What the scientists predict for 2013
As we start a new year, most of us will ponder about what is in store over the next 12 months. However, the thinkers and scientists from Imperial College London have gone a step further and predicted what we can expect to see in medicine, space and the environment.
Indeed, the area of medicine expects to see major developments with the idea of re-growing damaged body parts with patients' own cells slowly becoming a reality, as scientists gain an understanding that stem cells are quite sensitive and need nurturing if they are to reach their potential and form complete organs.
The development of artificial organs is the aim of a project receiving EU funding of EUR 5.6 million led by Emeritus Professor of Medicine Dame Julia Polak and Professor of Chemical Engineering Athanasios Mantalaris, who will be working with medical device company Novalung in order to develop a 'hybrid' artificial lung that incorporates human lung cells.
Professor Dame Julia Polak says, 'The cells live in a micro-environment, you cannot just separate the cells from the environment. At the beginning, there seemed to be two separate fields: people studying stem cell biology and those developing novel biomaterials but now they are coming together. People are now aware they can use smart materials and cells and grow them in a bioreactor.'
As a result of successful 'self-transplants' of relatively simple tissues like the trachea, this year could see major breakthroughs with more complex organs.
Professor Dame Julia Polak adds, 'Each organ presents its own challenges. For instance the heart - could you regenerate scar tissue after a heart attack? We're particularly focused on lung regeneration, which is difficult because there are so many different cell types.'
Space science is also expected to be very active in 2013, with a raft of unmanned robotic missions to be launched. For the first time, three spacecraft will work in unison to map the Earth's magnetic field, possibly testing whether a spacecraft could successfully deflect an asteroid on a collision course with Earth.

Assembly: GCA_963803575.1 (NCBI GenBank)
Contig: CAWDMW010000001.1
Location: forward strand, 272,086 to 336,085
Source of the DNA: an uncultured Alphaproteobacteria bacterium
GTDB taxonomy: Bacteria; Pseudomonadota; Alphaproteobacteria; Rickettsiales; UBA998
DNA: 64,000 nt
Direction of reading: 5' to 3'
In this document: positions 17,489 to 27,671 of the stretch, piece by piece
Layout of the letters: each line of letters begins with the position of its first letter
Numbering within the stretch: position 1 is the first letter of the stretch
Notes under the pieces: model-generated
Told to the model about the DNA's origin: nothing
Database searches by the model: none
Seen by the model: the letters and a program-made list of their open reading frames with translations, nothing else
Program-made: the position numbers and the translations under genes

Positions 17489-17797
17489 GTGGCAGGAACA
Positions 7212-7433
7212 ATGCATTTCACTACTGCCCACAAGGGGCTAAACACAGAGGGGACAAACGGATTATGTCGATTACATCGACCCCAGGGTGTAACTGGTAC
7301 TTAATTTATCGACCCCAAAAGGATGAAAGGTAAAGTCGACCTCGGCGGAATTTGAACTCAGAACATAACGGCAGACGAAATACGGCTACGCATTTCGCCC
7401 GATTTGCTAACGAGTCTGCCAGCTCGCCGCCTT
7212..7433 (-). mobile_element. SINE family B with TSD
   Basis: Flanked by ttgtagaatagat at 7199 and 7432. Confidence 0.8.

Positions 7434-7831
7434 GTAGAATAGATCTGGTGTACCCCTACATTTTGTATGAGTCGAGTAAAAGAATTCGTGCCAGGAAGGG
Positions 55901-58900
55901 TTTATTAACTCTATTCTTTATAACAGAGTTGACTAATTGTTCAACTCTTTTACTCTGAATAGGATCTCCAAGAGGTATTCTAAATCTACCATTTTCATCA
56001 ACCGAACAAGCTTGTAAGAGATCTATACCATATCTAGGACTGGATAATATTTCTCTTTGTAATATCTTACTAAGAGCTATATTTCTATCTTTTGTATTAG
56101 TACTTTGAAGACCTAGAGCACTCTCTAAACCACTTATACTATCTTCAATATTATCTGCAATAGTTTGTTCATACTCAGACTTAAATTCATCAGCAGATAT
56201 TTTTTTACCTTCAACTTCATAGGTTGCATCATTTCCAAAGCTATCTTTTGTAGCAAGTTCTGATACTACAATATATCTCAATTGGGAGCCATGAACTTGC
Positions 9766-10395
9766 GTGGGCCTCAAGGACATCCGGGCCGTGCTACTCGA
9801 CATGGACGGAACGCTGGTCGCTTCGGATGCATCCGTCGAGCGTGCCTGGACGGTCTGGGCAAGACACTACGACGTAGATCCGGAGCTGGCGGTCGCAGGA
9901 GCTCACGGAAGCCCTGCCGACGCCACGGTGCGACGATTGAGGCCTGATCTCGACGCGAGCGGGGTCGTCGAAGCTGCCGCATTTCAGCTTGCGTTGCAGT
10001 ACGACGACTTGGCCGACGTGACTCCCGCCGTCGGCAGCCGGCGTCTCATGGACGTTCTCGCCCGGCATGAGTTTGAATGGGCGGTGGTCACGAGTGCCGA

Space Physics Professor Steven Schwartz says, 'Space exploration doesn't need a shuttle. I think, by and large, science will be done by unmanned activities. Getting a human being on the surface of Mars is incredibly difficult and getting them back alive all but impossible. One day we will do it. The human spirit is such that when we can do the one-way trip, which is easier, there'll be people queuing up to live out the rest of their lives on Mars.'
Private organisations and universities are also expected to get involved in space missions, starting with the Virgin Galactic craft, which will make its maiden voyage this year. Richard Branson will accompany his family and customers (with tickets costing GBP 121 000) to the edge of space.
However, it is thought that climate and weather patterns have the potential to have the greatest impact globally in 2013, with the El Niño climate pattern likely to reach its peak, meaning that the next 12 months could be particularly eventful for climate and weather.
Professor Sir Brian Hoskins, Director of the Grantham Institute for Climate Change at Imperial College London, says, 'I'll be surprised if we don't get a record year soon. The multi-decadal trend of increasing global temperature is very clear; of the 10 hottest years on record, nine of them have occurred over the last 12 years. If you talk about 2°C or 4°C warming people say "oh we can adapt to that", but beyond a certain point the entire climate system will change and we're going to see massively different weather patterns.'
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Data Source Provider: Imperial College London
Document Reference: Based on information from Imperial College London
Subject Index: Climate change & Carbon cycle research; Medicine, Health; Space & satellite research